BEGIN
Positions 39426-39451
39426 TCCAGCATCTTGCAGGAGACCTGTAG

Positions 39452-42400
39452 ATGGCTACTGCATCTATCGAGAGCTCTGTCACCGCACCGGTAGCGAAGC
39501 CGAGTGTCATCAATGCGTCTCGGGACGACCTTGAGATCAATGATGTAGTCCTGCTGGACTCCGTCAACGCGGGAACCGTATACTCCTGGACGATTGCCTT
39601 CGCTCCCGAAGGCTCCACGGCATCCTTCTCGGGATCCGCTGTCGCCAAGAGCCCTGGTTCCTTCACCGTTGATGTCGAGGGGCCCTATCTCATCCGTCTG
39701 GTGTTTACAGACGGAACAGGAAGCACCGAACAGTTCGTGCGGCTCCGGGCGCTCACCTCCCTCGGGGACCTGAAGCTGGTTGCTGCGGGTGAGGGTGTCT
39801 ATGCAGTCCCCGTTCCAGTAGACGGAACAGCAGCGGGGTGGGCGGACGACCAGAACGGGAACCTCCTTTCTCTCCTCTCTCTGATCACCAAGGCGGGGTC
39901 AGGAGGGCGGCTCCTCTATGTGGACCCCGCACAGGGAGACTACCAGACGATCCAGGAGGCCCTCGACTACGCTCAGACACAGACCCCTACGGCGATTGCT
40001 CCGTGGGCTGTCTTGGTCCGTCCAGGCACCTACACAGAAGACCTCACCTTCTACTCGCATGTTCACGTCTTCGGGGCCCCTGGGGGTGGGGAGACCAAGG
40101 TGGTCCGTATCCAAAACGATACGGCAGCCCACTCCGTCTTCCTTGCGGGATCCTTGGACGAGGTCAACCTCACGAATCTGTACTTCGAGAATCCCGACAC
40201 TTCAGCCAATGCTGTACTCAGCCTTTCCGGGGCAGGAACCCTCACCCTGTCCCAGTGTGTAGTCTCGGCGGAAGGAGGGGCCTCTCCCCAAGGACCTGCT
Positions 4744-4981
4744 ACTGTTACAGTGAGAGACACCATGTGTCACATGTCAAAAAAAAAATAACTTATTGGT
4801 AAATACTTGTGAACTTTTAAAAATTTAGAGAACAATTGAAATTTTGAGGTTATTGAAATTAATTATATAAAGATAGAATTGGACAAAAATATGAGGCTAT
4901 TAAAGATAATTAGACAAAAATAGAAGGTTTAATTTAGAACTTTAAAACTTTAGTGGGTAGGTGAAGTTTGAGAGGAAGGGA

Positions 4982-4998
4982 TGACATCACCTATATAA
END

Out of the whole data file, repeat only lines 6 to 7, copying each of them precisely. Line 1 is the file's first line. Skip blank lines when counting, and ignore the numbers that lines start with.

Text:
39601 CGCTCCCGAAGGCTCCACGGCATCCTTCTCGGGATCCGCTGTCGCCAAGAGCCCTGGTTCCTTCACCGTTGATGTCGAGGGGCCCTATCTCATCCGTCTG
39701 GTGTTTACAGACGGAACAGGAAGCACCGAACAGTTCGTGCGGCTCCGGGCGCTCACCTCCCTCGGGGACCTGAAGCTGGTTGCTGCGGGTGAGGGTGTCT